I do not really like sports, especially football. I know, that is a very strange way to begin a sports column.
I am a graduate student and I have only been to one football game. No, I am not talking about Colorado State games, or games this year. I have only been to one football game ever.
I know this is an unpopular opinion, but I just do not care.
It did not take me long to realize that I was not alone in not caring about sports. There was a group of people who, like me, hid from Super Bowl parties, who also like me, never knew what to say when an acquaintance asked, “Did you catch the game this weekend?” when I never catch games. People like me who just totally fail to see the appeal of this huge cultural phenomenon. I fondly nicknamed these people ‘sports dummies.’ Thus emerged Sports for Dummies.
I wrote Sports for Dummies weekly for a year at Washington State, where I did my undergrad, and then hilariously I won a Society for Professional Journalists Sports Writing Award. I was sad to let the column go when I went to grad school – so here I am, picking it back up again. Given the reactions I have heard about the stadium on campus, there will not be a shortage of sports dummies on this campus either.
Being part of a group that does not care much about sports begs the question – why has our society decided so unilaterally that sports are important?
The love of sports goes back to pretty much the beginning of civilization. Every culture had its games, whether those were wrestling, gladiator matches or obscure ancient Egyptian ball games. Sports and religion are probably the two more enduring factors in human history – things that have always been there, always mattered to people, and probably are not going anywhere anytime soon.
The thing is, sports are arbitrary. It is hard for my fellow sports dummies and I to really get emotionally invested in a game. And it is not that I am not a competitive person – I am competitive about things that I think matter. For example, I am a three-time Washington state guinea pig champion. I was very competitive about that. But whether my state’s sports team beat your state’s sports team? I could not care less.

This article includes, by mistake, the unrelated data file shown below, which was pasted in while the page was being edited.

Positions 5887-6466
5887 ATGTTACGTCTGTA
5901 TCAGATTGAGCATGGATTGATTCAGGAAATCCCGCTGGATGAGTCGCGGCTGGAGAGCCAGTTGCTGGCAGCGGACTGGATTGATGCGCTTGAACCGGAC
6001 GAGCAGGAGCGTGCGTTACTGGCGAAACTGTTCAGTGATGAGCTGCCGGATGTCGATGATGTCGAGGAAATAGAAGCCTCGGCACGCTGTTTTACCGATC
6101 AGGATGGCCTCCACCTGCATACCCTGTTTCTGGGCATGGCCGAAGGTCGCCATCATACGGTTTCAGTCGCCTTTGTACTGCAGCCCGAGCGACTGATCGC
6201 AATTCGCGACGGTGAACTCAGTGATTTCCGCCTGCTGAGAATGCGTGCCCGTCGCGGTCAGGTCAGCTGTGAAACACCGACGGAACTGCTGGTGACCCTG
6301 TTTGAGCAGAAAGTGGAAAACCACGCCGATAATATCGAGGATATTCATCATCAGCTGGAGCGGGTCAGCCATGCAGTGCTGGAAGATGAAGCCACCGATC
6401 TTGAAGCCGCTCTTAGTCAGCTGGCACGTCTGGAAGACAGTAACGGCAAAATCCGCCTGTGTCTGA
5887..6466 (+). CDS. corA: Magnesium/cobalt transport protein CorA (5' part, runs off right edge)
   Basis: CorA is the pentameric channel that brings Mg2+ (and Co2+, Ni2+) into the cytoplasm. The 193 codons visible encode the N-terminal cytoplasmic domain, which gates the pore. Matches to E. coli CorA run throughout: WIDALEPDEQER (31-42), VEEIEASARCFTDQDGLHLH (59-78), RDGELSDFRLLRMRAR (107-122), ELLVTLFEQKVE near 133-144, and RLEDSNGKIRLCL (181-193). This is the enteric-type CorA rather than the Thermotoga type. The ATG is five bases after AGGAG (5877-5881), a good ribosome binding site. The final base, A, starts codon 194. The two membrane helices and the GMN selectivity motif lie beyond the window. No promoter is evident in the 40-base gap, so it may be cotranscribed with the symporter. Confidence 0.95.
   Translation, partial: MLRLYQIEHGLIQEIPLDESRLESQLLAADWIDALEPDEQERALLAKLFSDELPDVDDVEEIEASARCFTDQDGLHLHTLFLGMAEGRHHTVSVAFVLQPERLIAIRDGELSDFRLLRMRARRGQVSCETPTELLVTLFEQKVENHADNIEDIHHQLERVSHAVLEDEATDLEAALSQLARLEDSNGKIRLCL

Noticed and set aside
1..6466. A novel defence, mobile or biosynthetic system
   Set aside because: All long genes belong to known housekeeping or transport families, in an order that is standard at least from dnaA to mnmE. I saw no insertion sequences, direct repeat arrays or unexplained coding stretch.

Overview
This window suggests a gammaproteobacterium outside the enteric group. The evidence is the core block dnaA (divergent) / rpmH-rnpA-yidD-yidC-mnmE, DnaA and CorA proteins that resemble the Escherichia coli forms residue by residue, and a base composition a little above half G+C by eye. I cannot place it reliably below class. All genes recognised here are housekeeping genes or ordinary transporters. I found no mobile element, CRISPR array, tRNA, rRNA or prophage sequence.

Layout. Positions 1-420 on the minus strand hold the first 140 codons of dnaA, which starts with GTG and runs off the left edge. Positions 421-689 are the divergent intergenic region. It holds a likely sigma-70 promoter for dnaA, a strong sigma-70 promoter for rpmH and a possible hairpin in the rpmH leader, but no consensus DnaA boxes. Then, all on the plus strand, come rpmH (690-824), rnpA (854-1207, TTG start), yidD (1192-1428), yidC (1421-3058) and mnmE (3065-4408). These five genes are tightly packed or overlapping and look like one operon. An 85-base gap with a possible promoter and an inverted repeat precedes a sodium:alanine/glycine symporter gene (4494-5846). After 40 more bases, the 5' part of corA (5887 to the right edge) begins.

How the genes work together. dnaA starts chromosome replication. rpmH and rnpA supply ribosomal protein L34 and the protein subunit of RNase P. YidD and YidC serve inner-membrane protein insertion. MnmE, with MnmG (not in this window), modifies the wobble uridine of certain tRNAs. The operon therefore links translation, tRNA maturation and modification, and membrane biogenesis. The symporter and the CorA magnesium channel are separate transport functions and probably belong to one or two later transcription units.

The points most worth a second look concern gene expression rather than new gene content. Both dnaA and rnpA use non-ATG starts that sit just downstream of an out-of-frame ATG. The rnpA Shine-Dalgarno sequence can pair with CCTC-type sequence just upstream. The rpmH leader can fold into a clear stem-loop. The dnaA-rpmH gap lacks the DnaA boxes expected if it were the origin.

Yet whenever I go visit family members they ask where I am going to school, and immediately the conversation turns to that school’s football team – the ups, the downs, the stars and the injuries. I have learned to smile and nod and know just enough sporting buzzwords to have a polite conversation. This, it seems to me, is the crux of the importance of sports in our culture.
Sports provide a common ground for people to begin a relationship. It is not always easy to relate to everybody around you, especially people you do not know well. My extended family does not know all that much about me, and sports is an easy topic to begin to feel like we are building a relationship.
For my sports dummies who would rather Netflix sitcoms than watch a game, just think of the episode of “New Girl” when Jess pretends she likes basketball in order to become friends with Coach. All of us sports dummies do that every day.
Sure, I would have a more enjoyable conversation if my acquaintances and I bonded by talking about books and current events. But sports are a topic people feel comfortable with and it serves as the basis for relationships.
From an outside perspective, it seems to me that sports are even more about the societal bonding than they are about the teams themselves, although I am sure some sports fans would argue that point with me.
Sports dummies, you are under no obligation to like sports. Just keep in mind when people start trying to talk sports with you, they probably are not doing it to have a deep conversation about the merits of various teams and athletes. They are doing it to get to know you, so the polite thing to do is just to smile and have a conversation. Starting conversations with people is hard, and sports make it easy. Even if you do not like sports, that is something anybody can respect.
Collegian sports columnist Michelle Fredrickson can be reached by email at firstname.lastname@example.org or on Twitter @mfredrickson42